Such a simple question that carries so much meaning and weight. Ellen Hopkins has created a reality in verse perfectly (no pun intended), a reality that many of use tend to ignore or pretend doesn't exist. Ellen Hopkins continues to grab the attention and respect of all her readers through her brute honesty and artistic craft. Without her our Literary World would be less than it is. She gives us hope to find the truth in ourselves, that we are all perfect, just the way we are, in Perfect.
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5 of 5 people found the following review helpful By MidnightBookGirl on October 12, 2011
Format: Hardcover
Went to Barnes and Noble this morning and ended up reading this book while sipping my Salted Caramel Hot Chocolate (good, but the Salted Caramel Mocha is better). I didn't realize until I was reading that Perfect is a follow up to Impulse, and here again you have lots of teens under pressure. I much preferred the girls story's, while the boys seemed a bit boring. I really didn't like how the rape was dealt with, but at least it was realistic- a lot of rapes don't get reported and it did offer an interesting he said/she said view point. I would have preferred to hear more about Cara- I thought her story of coming to grips with the fact she was a lesbian was the best part of the book, but a lot of her struggle seemed to happen to fast. I was more interested in Jenna's story than her sister Kendra's anorexia battle. I really enjoy Ellen Hopkin's writing style, but this go around I just wasn't as impressed with her characters- they seemed very stereo-typical and it lacked some of the tension that Impulse had. Still, there's something to be said about an almost 600 page book that I was able to read in one sitting at the Barnes & Noble cafe.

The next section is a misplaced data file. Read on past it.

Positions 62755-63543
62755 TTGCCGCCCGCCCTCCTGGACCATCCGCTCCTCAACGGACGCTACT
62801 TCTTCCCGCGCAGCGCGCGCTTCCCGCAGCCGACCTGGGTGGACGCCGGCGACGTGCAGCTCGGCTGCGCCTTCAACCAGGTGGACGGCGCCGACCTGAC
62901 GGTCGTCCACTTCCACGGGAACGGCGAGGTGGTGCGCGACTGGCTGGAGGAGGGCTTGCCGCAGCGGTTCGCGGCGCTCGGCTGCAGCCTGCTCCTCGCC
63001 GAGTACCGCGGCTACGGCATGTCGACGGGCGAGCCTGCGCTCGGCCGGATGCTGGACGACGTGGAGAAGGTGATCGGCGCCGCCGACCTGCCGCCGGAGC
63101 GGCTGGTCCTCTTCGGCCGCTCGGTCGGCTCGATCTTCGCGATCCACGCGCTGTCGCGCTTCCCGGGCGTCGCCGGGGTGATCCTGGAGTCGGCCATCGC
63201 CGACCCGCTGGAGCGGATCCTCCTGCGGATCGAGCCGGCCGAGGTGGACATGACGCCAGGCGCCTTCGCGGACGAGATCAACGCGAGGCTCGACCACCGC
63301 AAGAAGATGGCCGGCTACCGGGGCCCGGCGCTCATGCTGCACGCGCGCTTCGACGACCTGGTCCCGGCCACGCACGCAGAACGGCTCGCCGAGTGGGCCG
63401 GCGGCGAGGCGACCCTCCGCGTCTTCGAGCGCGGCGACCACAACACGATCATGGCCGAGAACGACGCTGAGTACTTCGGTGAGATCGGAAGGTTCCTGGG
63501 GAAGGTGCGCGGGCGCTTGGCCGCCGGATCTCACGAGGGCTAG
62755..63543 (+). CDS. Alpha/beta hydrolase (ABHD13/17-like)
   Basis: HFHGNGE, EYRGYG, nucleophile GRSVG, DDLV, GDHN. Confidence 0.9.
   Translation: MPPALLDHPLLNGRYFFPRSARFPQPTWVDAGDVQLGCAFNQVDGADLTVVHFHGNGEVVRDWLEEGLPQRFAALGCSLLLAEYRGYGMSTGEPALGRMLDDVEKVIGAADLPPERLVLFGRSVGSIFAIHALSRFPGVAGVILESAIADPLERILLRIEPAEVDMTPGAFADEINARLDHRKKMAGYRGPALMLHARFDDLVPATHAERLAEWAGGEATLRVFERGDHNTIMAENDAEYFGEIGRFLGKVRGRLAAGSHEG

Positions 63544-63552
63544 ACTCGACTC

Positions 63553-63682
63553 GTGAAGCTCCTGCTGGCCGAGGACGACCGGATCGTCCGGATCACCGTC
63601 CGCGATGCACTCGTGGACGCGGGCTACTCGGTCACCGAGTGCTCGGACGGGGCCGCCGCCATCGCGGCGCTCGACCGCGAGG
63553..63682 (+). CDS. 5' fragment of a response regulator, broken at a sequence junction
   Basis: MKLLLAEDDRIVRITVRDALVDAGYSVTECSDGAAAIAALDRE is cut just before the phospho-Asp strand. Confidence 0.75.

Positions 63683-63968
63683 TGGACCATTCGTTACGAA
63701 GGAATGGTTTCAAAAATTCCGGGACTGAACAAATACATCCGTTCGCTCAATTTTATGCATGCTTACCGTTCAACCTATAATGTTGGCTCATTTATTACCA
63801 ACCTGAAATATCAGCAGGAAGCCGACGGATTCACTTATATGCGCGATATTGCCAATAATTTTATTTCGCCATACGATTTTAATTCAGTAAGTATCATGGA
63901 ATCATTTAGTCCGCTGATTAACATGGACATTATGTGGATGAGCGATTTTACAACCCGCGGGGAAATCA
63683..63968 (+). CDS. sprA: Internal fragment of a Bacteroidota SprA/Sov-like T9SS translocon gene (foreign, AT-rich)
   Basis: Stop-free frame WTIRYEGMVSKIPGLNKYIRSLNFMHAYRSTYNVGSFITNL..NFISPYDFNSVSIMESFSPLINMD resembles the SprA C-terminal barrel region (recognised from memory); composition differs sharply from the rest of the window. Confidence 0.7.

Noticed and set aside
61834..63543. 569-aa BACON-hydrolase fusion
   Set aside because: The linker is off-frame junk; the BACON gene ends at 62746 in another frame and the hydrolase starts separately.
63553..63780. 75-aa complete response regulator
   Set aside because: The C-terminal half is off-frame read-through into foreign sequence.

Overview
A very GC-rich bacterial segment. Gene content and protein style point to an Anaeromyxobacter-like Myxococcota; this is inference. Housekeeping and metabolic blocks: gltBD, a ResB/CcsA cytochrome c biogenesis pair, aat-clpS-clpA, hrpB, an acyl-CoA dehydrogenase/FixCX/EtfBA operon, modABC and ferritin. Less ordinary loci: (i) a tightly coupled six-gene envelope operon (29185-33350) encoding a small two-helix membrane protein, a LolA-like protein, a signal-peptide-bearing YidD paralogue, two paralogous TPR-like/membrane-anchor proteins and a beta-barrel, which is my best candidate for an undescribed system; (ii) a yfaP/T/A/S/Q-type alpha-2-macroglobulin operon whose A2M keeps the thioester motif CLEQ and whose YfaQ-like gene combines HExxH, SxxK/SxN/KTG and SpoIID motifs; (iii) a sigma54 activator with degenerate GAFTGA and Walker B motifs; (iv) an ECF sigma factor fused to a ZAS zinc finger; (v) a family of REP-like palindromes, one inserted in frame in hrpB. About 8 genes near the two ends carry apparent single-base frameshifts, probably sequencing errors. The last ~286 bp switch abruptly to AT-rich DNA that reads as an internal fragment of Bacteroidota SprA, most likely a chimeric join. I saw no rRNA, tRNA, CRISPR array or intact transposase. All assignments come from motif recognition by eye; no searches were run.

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2 of 2 people found the following review helpful By NotNicky on December 28, 2011
Format: Hardcover Verified Purchase
I compared pricing and Amazon was definitely the cheapest way for me to purchase this book. Especially, with the free two day shipping from Amazon Prime!

I bought this book as a present to myself for Christmas. I love to read and I have loved Ellen Hopkin's books since her first. So, of course, I had to add this one to my collection. "Perfect" is the perfect book for any teenager or emerging adult in your life.

This book deals with real-life issues that can and do happen to many people. (Such as steroid use, body image, etc.) It follows the lives of four teens trying to be perfect in an imperfect world.

The first teen we encounter is Cara, the twin sister of Conner. For those of you who haven't read Miss Hopkin's previous books, Conner is a character from "Impulse." At the beginning of "Perfect," Conner is still in a psychiatric hospital recovering from an attempted suicide. In "Perfect," Cara will attempt to escape the expectations of her parents and create her own ideals.

The second teen we meet in this book is Kendra. Kendra has been taught that her looks will take her everywhere in life. However, now she is starting to doubt how beautiful she actually is. Buy this book and find out what lengths Kendra will go to in order to make her image perfect.

The third teen we meet is Sean, a young man who wants to be the best athlete he can be. In order to do this, Sean will begin using steroids. Will steroids help Sean become the perfect athlete he strives to be?

The last teen we will meet in "Perfect" is Andre. Andre has a passion for dance and wants to go to college for a career in the Arts. However, his dad would never understand. What challenges will Andre face trying to do what he feels is right for him?

I will be buying "Triangles" shortly and I expect that book will be just as great as this one.